Trying to achieve all these goals in a single product innovation was an ambitious task, requiring almost a full year of design thinking and prototype build sprints to reach the first release. During the pilot in 2022, we achieved some operational successes, reinforcing our business case. But we also anticipated, and experienced, some teething problems. In this context, the product team employed the principles of design thinking and agile development and, as a result, problems could be addressed quickly, as the team instituted not just temporary fixes but lasting solutions as the system was being used. Thanks to this approach, several users reported that the online system was easy to navigate with excellent support (see Box 1).

Box 1: In-app survey feedback examples –

‘Easy to navigate with clear instructions’
(Higher education institution)

‘It was quick and easy to use with the codes on the dropdowns.’

‘Online submission is much more convenient … the support was excellent and sufficient’

‘Quite easy to do’

‘Much easier completing the survey online’

‘The online survey has made it easier … keeping track of reports’
(Non-profit organisation)

‘Not cumbersome to complete’
(Non-profit organisation)

‘Love that it allows you to save the information partially until 100% completion :)’
(Non-profit organisation)

‘The online platform is much better’
(National government department)

‘It was a good experience’

Overall, the conversion of respondents to the online platform was only partially achieved during the pilot: about one-fifth of all respondents in the survey frame. However, in certain sectors, online participation was higher, with just under one quarter of respondents from higher education institutions submitting responses online, as did nearly one third of non-profit organisations. While there was a steady increase in responses over the survey period, there were also noticeable spikes in response to communication campaigns aimed at reminding and encouraging respondents to complete the survey. Interestingly, towards the end of the survey period, several users opted for the more familiar PDF form version of the questionnaire over the online system.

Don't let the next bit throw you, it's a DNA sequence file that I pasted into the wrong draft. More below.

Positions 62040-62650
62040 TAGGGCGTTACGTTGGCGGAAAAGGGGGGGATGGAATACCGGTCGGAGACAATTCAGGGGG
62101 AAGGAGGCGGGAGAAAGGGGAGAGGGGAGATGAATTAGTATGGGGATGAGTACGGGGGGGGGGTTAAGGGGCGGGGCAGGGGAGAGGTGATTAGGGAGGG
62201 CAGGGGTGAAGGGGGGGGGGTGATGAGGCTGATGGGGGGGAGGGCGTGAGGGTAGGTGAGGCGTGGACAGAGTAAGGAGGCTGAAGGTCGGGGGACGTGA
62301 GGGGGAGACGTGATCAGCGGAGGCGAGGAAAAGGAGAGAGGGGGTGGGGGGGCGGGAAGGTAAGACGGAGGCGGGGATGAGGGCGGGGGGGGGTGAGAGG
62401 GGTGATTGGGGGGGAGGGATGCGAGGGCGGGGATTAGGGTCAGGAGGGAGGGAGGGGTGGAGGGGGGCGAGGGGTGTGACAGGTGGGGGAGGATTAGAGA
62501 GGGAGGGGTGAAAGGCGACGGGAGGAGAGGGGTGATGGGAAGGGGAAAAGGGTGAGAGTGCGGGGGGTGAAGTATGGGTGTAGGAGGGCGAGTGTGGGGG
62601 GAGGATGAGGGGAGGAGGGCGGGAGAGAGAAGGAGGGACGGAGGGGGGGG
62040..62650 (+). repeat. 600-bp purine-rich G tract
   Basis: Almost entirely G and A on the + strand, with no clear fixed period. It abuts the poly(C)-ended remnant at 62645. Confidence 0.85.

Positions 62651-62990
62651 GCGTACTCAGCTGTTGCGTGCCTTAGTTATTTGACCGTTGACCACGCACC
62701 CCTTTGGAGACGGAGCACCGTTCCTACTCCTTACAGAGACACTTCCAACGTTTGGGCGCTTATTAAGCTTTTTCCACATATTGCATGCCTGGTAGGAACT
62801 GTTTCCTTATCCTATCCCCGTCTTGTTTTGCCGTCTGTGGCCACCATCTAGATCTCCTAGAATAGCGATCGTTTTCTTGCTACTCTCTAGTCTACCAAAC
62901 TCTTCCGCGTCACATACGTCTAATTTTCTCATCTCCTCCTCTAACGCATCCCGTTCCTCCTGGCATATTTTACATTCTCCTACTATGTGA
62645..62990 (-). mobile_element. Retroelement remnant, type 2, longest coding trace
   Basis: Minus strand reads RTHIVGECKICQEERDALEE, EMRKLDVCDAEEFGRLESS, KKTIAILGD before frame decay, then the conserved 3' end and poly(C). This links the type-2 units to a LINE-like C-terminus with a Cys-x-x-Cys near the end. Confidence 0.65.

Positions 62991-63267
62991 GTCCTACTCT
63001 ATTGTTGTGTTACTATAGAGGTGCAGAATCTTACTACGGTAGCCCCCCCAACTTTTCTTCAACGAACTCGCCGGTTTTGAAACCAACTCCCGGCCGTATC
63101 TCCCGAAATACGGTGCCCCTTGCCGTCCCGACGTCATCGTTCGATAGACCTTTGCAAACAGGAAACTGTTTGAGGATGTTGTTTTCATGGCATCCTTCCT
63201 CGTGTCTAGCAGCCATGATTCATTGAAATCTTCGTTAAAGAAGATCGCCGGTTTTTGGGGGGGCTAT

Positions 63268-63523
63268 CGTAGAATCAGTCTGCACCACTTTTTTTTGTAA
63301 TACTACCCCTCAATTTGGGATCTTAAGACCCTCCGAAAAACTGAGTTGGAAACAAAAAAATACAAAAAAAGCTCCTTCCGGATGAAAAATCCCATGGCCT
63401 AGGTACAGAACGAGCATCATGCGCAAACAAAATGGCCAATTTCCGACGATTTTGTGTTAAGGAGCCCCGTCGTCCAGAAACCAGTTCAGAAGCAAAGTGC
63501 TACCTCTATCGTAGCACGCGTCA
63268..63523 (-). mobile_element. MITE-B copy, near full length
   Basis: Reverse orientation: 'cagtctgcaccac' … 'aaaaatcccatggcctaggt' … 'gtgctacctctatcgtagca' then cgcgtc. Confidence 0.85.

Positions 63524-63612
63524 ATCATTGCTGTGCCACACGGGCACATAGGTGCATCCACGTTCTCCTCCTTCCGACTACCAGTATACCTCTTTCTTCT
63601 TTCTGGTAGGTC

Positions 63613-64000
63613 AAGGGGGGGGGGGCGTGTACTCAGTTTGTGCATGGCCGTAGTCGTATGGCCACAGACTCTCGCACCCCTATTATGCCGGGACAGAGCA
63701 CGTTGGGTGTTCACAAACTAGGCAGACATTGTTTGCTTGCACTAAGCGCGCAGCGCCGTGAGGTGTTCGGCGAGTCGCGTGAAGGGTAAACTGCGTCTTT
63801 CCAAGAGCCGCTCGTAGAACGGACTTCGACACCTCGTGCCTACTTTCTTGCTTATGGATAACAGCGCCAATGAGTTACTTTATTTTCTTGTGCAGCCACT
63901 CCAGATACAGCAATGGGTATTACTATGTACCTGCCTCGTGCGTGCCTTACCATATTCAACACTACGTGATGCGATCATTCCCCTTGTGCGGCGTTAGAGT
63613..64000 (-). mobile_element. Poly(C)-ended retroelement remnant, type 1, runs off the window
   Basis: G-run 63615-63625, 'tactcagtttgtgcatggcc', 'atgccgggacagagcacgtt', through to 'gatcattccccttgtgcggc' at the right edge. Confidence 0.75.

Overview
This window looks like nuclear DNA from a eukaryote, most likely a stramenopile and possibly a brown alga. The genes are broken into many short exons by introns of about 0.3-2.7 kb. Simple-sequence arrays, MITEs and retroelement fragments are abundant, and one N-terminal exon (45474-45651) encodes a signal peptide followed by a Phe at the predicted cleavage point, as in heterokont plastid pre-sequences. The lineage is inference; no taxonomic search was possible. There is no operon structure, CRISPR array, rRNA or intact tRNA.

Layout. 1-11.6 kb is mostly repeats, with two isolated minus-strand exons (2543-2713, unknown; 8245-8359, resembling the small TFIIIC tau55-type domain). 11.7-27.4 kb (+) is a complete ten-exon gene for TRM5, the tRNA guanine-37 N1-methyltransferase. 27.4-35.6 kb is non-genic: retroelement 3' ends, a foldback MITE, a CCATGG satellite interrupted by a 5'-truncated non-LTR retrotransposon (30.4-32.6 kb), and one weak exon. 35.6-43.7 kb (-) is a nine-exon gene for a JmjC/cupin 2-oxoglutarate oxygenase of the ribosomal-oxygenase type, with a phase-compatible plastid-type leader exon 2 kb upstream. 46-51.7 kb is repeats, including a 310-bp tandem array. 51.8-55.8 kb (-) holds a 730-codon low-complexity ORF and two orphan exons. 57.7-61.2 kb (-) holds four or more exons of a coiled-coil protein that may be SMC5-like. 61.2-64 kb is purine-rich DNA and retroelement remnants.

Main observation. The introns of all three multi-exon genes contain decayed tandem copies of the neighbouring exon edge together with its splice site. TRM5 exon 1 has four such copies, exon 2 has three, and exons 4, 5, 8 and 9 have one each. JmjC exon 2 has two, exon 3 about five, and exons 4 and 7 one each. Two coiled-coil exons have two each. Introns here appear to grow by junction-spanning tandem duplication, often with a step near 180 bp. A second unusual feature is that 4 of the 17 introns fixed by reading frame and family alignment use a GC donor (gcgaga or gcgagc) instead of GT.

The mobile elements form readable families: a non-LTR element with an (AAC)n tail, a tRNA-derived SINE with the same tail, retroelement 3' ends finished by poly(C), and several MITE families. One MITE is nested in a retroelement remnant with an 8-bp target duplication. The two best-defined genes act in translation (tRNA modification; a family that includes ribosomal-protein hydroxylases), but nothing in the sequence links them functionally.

The team is working on additional value-added data services to attract more online respondents in 2021/2022. These include guidance on where respondents can engage with their firm’s historic survey data through graphical widgets or downloadable PDFs. Equally, the platform’s researcher interface is currently being developed so that researchers can monitor the progress of the survey better in real time and be more proactive in engaging with respondents.

As with many other digital contexts, introducing a new way of doing things through the adoption of the new platform may require several iterations. While the R&D Survey online platform did not achieve maximum take-up, important lessons have been learnt in the first year of its in-field deployment. Already, using the new software in the field has provided important feedback for the refinement of the R&D Survey respondent experience, the researcher interface and the overall goal of end-to-end digitalisation.

Public sector, public value

Despite it being almost cliché, the Silicon Valley adage ‘fail first, fail fast’ succeeds in conveying the vital role of learning in innovation. To fail is to learn; to fail quickly is to speed up learning, a way to get ahead of the curve. Elon Musk’s famous injunction to SpaceX workers similarly turns failure into a pathway to be actively pursued: ‘Failure is an option here. If things are not failing, you are not innovating enough.’ In public-sector innovation practice in South Africa, at least in our experience, getting ahead of the curve may not be a business competition problem as much as it is a challenge in overcoming public sector constraints and ensuring that our constituents – principally taxpayers – recognise public value early in the innovation process. In the context of the new R&D Survey online platform, key lessons learnt through piloting have paved the way for further improvements in preparation for the next survey round.

Learn more about the R&D survey

Authors: Dr Jacqueline Borel-Saladin, senior research specialist; Gerard Ralphs, programme manager; and Dr Nazeem Mustapha, chief research specialist, in the HSRC’s Centre for Science, Technology and Innovation Indicators

Human Sciences Research Council (HSRC)